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I was assigned to capture the packets which are used in CSMA/CD protocol over the local network.

I have googled around for more than a day but haven't found any solution or related work that negotiate how to set up the environment.

I have tried to simulate by using 3 computers connected to the same router by wired (Airport Extreme) I called them station A, B, and C.

I install and used the wireshark on these stations to capture the packets.

I let the station A and B ping to C for about 2 minutes after that I stopped and saved the traces from all stations.

I have analyzed the packet by using the error, retransmission, and broadcast filter.

But, I haven't seen any collisions.

Did I do something wrong ? Is there any other suggestion for setting up the environment to simulate the CSMA/CD ?

Thank you.

PS. Sorry for my english.

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  • How did you conclude that you should be able to see collisions with wireshark? The Retransmissions Filter: tcp.analysis.retransmission has to do with TCP retransmissions, not wired ethernet retransmissions. FYI, if you use 802.11 there is the 802.11 Retry Filter wlan.fc.retry, which should get you much closer to capturing retransmissions (but that doesn't have to be from CSMA/CD in the wireless world). Be sure you use monitor mode in linux if you try to capture 802.11
    – This
    Jun 26 '14 at 9:42
  • Thank you for the suggestion, @MikePennington. I have a question about wireshark. From you comment, does it mean that wireshark cannot capture the collision packet ? Jun 26 '14 at 13:53
  • It might using the right network interface. Last time I checked starting price was at about $1.000.
    – Jens Link
    Jun 26 '14 at 14:00
  • CSMA/CD is not a protocol, by the way. It is a media access control method, a sublayer of layer 2 (OSI model) as far as I know. Edit: OK, now researched it a little bit, and confused. Some say it's a protocol, some just say it is a method of MAC protocol... Which is it? Jun 27 '14 at 12:56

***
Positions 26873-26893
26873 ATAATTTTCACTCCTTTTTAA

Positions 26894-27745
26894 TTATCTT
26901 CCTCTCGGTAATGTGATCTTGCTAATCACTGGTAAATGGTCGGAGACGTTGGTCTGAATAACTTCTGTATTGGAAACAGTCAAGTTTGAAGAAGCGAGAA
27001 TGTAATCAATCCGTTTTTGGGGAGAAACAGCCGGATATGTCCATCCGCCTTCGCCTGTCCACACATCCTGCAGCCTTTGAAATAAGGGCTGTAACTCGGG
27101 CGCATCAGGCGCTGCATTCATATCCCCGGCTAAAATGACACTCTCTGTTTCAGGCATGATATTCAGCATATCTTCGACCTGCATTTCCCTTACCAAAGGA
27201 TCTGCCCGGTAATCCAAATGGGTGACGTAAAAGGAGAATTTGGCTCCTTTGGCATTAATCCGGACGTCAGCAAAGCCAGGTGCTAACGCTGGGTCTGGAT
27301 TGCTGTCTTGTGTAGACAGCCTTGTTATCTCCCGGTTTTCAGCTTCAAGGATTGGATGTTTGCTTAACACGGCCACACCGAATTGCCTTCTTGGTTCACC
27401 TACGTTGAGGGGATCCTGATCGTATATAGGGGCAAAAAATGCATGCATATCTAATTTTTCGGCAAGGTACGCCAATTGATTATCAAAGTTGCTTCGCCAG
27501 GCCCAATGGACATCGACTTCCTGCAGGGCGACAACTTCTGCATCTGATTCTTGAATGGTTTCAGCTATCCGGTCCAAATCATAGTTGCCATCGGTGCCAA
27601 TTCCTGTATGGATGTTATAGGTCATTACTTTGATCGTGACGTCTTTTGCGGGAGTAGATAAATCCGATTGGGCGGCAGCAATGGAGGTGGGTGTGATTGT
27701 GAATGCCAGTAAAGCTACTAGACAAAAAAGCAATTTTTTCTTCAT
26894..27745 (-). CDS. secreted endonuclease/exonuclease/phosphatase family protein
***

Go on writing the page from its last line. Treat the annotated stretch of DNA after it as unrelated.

• @ping_smiley could you finally do it? I am trying to do something similar, But I have a hub. It has an LED for collisions. I see it blink often. However, I cannot get anything on wireshark.
    – Lord Loh.
    Apr 6 '17 at 3:50
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Well, your assignment alone leaves room for interpretation.

As Ethernet (at least up to GBit-Ethernet) is defined by it use of CSMA/CD, it might be enough to capture just Ethernet frames.

As YLearn noted you wont see any collisions in a switched network (unless something is terribly broken). Even in an environment using Hubs (good luck finding some) or a shared Media like good old 10Base-T you may not see these packets. These packets are most likely filtered out by your network interface. To capture them you have to used specialized Network interfaces.

What you should see is a counter for collision, e.g. with ifconfig on Linux or show interface on Cisco IOS

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  • Great point. So long since I have dealt with CSMA/CD and I overlook important facts like they typically get dropped before you ever see them.
    – YLearn
    Jun 26 '14 at 13:20
  • Thank you !! Now I know what are the mistakes I have made. Jun 26 '14 at 13:42
  • s/most likely/*are*/ unless you've reconfigured the chips to present all/errored frames - which means you'll need special drivers or register level specs for the nic chip(s). And by the fact that a collision has occurred, the frame will be mostly junk.
    – Ricky
    Jun 26 '14 at 19:13
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Your problem is that you are trying to capture CSMA/CD behavior in a full duplex environment.

If you want to capture this behavior, you need to connect your devices to a hub, not a switch.

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  • And use 10 or 100 mbps links. Gig and beyond are full-duplex by design.
    – Ricky
    Jun 26 '14 at 19:10
  • 2
    @rickybeam fyi gigabit ethernet technically can operate in 1000/half however it does require autonegotiation
    – This
    Jun 27 '14 at 2:26
  • I am trying to do this with a hub It has an LED for collisions. I see it blink often. However, I cannot get anything on wireshark.
    – Lord Loh.
    Apr 6 '17 at 3:51
  • @LordLoh., please see the answer from Jens Link.
    – YLearn
    Apr 6 '17 at 6:30

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